December 22, 2014

Elyria
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Former county auditor cashes in on $18K in unused sick time

ELYRIA — Former Lorain County Auditor Mark Stewart made a brief return to county government in April, long enough to qualify him to cash out 1,000 hours of unused sick time left over from his days as a county employee before he became an elected official in 1995.

The move cost taxpayers $18,080.

County Auditor Craig Snod- grass acknowledged Friday that Stewart, who retired at the end of 2012, worked four hours for him on a Saturday in early April at a rate of $18.08 an hour. His gross pay for his actual time on the clock was $72.32.

Stewart, who is among those pushing to change the form of county government, defended his payout as legal and said he felt he was entitled to payment for his unused sick hours because he earned the benefit while he was a county employee.

Changes in the law, Stewart said, have allowed other county officials, such as Snodgrass and county Recorder Judy Nedwick to cash out their unused sick time when they made the transition. Nedwick worked in the auditor’s transfer office for more than 20 years before being appointed recorder and later elected in her own right.

Those who have been in office longer, including county Treasurer Dan Talarek, will run into the same problem as he did, Stewart said.

“It’s just unfair that others who came after me and so on were able to receive their payout and I was not,” he said.

Snodgrass, who was Stewart’s chief deputy auditor before his boss retired and recommended him as a replacement, said when he became auditor he cashed out both his unused sick and vacation time.

Those holding countywide elective office don’t have set vacation and sick days under Ohio law.

Stewart said he believed he would be able to cash out his unused sick hours when he retired, but then learned he would have to return as a county employee in order to get the money.

Snodgrass said he brought back Stewart to review paperwork filed with the county Board of Revision by property owners challenging the county-set value of their property that determines their property tax bills. His office was short-staffed and Snodgrass said Stewart had the necessary experience to do the work.

Stewart, who is the chairman of the Elyria Democratic Party, worked on April 6. On April 8, Snodgrass said he found a handwritten letter of resignation on his desk.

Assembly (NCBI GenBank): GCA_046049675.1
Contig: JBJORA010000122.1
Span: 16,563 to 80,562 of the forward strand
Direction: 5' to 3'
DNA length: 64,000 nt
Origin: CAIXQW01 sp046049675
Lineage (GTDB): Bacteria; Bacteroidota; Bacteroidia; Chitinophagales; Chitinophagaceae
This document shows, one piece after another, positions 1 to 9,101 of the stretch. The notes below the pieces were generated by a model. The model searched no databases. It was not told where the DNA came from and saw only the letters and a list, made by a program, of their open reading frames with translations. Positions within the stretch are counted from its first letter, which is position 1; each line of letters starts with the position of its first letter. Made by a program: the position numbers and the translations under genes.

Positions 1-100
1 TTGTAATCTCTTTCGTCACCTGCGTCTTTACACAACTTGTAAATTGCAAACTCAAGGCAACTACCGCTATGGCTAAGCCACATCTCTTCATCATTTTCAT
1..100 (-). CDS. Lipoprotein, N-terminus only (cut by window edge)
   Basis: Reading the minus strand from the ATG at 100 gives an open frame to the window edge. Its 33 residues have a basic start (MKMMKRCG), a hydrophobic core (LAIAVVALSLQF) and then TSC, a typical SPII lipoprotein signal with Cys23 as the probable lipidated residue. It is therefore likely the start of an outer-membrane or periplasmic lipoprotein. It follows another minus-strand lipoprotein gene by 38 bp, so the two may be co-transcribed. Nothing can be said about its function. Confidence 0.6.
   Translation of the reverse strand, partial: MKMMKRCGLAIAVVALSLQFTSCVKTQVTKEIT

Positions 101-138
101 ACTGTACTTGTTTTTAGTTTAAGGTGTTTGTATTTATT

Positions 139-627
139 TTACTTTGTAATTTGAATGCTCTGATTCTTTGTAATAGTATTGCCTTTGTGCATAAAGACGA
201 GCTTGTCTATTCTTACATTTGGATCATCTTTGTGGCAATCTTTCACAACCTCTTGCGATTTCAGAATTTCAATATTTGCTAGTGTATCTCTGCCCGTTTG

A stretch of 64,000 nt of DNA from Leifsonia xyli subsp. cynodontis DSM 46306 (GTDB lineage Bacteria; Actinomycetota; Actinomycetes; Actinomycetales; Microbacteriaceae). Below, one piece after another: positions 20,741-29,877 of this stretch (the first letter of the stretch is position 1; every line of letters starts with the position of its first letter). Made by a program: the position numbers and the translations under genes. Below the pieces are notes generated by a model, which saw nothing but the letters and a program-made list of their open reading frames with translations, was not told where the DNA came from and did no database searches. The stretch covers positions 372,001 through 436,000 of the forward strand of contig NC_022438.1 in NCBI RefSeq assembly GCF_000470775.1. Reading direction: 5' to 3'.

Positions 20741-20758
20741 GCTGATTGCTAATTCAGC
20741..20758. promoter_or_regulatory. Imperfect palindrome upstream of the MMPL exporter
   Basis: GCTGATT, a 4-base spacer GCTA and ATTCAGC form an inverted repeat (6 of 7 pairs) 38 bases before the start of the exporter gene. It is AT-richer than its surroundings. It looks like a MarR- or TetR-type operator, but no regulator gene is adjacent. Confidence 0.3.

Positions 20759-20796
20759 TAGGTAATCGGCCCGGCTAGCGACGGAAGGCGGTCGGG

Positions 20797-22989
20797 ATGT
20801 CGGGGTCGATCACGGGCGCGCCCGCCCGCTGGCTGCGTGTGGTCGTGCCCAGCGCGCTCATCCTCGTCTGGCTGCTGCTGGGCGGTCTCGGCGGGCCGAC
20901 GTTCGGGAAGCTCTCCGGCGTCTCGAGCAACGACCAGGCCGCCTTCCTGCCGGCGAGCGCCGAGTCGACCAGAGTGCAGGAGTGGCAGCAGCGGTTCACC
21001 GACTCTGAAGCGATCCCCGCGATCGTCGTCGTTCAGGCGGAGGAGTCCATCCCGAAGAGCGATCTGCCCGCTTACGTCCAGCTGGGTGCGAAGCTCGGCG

“After performing reviews of the designated Board of Revision cases, my thoughts are that this work is not what I anticipated and am resigning this opportunity to serve the office,” Stewart wrote. “Thanx (sic) for the opportunity.”

Snodgrass said he had wanted Stewart to do far more work than he did and hadn’t expected such a quick departure from his predecessor.

“I wasn’t happy about it, but if a person doesn’t want to work, I can’t make someone come to work,” he said.

Stewart said he thought four hours of work was fair.

“Probably an hour is too short and eight it too long,” he said.

Snodgrass initially denied that Stewart had worked for him when asked by The Chronicle-Telegram in August. He said Friday that he thought he had said that Stewart had done work at the Board of Revision, but later began to question whether he had been clear enough.

“I thought I was clear,” he said. “I apologize if I wasn’t.”

Stewart, who started as an employee of the county auditor’s office in the 1970s, had built up 1,208.24 hours of unused sick time when he ceased being an employee and became an elected official in 1995, Snodgrass said. Under the laws in place 18 years ago, Stewart was allowed to cash out 151 hours of unused vacation time, which he did, but couldn’t get paid for his unused sick time.

“The sick time kind of stayed on the books as a liability,” Snodgrass said.

For a period of 10 years after he left elective office Stewart was eligible to cash out or use of his unused sick time if he took another government job, Snodgrass said.

By becoming a county employee again, Stewart was able to cash out 1,000 hours worth of the unused sick time and still has 208.24 unused sick hourson the books that he can use if he ever finds himself working in government again.

Assistant County Prosecutor Gerald Innes, who was unaware of Stewart’s brief return stint in county government, said the process was entirely legal. There is no min- imum amount of time a returning employee must work before being allowed to cash out unused sick time, he said.

“Just like anyone else who comes back he’s allowed to go back and recoup what he has in the bank,” Innes said.

Stewart’s brief time in Snodgrass’ office isn’t the only work he’s done that’s earned him a check from a county office this year. He’s also been paid $653 for appraisals he’s done for sheriff ’s sales as an independent contractor for county Sheriff Phil Stammitti’s office.

In that role Stewart isn’t considered a county employee, Stammitti said. He is paid out of the court costs for cases that end with property being sold at sheriff ’s sale and the checks are issued by county Clerk of Courts Ron Nabakowski’s office.

Stammitti said he didn’t know that Stewart had worked for Snodgrass for four hours in April or about the sick leave payout. He said his staff maintains a list of appraisers and Stewart asked him if he could get on that list and Stammitti told him to submit a resume to his staff.

“I asked their opinion and they said they think he’s more than qualified and I do too,” the sheriff said.

Contact Brad Dicken at 329-7147 or bdicken@chroniclet.com.